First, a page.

Sangria Recipe

Pitcher of sangria on table
Tony Robins/Photolibrary/Getty Images
Ratings (9)
  • Total: 10 mins
  • Prep: 10 mins
  • Cook: 0 mins
  • Yield: 24 servings

Sangria is a Spanish red wine punch flavored with fruit and brandy. After its introduction at the 1964 World's Fair in New York, this punch became popular in the U.S. and is often found at parties.

This recipe is for a basic sangria, made with just a little brandy, fruit, and club soda. Sangria is a wonderful party drink. By making up a punch bowl, your guests can serve themselves while you play the host or hostess. A pitcher of sangria on the patio is also a welcome way to enjoy a warm evening.

There are many sangria recipes that vary greatly in the extra flavors that are added to them. Sangria is one of those drinks that is only limited by your imagination. You can even transform this cocktail into a frozen ice pop.

Ingredients

Steps to Make It

  1. Pre-chill all ingredients (preferably overnight).

  2. Mix the red wine, curacao, brandy, fruit juices, and simple syrup.

  3. Strain into a chilled punch bowl with an ice block or ring.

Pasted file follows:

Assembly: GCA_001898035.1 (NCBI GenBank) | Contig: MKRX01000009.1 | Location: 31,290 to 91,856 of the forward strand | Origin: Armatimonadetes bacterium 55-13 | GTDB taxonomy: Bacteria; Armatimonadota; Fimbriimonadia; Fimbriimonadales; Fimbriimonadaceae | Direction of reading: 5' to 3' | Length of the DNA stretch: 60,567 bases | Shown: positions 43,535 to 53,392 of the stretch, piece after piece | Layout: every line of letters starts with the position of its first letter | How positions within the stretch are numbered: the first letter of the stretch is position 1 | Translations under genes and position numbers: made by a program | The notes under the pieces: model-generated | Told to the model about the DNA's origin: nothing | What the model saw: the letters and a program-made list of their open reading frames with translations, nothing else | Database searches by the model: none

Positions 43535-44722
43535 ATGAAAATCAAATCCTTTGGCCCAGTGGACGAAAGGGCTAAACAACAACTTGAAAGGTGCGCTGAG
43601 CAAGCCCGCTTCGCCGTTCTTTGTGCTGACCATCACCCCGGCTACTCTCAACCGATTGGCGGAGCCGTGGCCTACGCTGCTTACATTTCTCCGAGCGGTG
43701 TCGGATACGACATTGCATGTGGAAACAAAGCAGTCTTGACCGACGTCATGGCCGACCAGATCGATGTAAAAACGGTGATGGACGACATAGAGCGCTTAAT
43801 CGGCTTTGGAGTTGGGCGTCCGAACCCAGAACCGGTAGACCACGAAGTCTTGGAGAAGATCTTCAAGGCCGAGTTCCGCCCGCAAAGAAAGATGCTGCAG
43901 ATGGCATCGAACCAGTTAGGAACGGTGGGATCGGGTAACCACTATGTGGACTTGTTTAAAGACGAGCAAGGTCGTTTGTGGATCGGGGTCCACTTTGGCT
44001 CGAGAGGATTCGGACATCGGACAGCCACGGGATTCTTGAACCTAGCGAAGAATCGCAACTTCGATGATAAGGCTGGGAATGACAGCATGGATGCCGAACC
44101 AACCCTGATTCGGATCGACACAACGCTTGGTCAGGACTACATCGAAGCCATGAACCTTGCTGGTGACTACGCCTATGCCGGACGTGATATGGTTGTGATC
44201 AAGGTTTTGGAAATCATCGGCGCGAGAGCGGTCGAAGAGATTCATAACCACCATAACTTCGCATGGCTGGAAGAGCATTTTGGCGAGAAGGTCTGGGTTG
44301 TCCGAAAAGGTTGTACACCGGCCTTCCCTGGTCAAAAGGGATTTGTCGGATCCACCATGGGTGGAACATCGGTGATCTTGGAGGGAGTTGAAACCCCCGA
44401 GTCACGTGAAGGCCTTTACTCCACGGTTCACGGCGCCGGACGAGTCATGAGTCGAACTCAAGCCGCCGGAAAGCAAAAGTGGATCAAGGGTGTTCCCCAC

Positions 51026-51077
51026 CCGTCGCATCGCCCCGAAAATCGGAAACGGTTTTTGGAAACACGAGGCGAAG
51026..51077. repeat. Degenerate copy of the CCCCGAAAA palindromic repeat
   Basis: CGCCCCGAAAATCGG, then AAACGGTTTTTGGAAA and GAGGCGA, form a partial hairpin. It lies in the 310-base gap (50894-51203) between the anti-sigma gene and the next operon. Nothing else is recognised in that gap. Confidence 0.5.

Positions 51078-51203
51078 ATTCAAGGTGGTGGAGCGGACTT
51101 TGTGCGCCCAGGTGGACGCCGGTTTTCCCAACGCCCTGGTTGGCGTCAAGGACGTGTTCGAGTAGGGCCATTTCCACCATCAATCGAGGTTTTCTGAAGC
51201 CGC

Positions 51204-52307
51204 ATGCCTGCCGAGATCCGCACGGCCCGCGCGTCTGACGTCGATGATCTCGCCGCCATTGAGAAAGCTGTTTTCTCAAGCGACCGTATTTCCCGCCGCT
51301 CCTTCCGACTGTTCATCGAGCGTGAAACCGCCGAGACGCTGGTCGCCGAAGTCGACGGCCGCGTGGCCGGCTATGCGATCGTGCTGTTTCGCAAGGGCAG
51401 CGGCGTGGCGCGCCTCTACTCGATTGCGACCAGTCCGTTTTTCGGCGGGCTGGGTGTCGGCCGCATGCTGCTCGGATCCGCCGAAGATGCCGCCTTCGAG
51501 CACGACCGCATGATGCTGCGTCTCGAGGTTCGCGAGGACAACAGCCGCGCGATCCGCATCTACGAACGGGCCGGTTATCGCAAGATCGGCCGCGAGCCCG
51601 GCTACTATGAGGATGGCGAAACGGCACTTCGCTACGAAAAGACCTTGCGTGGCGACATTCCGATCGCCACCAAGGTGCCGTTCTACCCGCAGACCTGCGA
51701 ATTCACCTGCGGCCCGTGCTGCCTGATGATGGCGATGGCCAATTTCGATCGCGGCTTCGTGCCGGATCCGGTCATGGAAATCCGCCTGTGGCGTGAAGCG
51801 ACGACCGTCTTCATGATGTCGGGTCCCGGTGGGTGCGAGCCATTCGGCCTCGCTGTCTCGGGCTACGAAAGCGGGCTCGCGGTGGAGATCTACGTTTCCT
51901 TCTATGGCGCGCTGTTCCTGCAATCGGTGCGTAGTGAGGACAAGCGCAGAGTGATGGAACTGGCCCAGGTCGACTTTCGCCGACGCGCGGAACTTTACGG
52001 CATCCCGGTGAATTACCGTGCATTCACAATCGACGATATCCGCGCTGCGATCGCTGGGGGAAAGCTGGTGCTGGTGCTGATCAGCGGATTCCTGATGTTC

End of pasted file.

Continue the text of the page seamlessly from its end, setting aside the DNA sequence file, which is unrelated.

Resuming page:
4. Add the club soda.

  5. Garnish with the orange, lemon, and optional peach slices.

  6. Alternatively, you can serve the sangria in a pitcher, on ice.

The red wine you choose for sangria might be the traditional Spanish Rioja red wine. This wine is grown in Northern Spain in La Rioja, Navarre, and Alava. These ancient grapes were first documented in 873 and the wine was widely produced from the Middle Ages, especially by monasteries. The varieties used in Rioja wines is usually a blend of Tempranillo and Garnacha Tinta, with lesser amounts of Graciano and Mazuelo.

If you don't have a few bottles of Rioja on hand, you might substitute Tempranillo from other locations, such as the U.S. or New Zealand. Of course, you could simply add whatever red wine you choose. Less expensive wines work well as the punch will be doctored significantly.

Likewise, you can use a Spanish brandy such as Brandy de Jerez from Southern Spain. This spirit was first distilled by the Moors, who were not allowed to drink wine due to their religious restrictions. They used the alcohol as an antiseptic and to make perfume. Eventually, the Christians started aging the brandy in oak casks to produce brandy.

For the orange liqueur, you can substitute triple sec, Grand Marnier, or Cointreau for curaçao. None of these can boast a Spanish origin, so using less-expensive varieties should do. Just avoid the blue curaçao as it will give an odd tint to your sangria.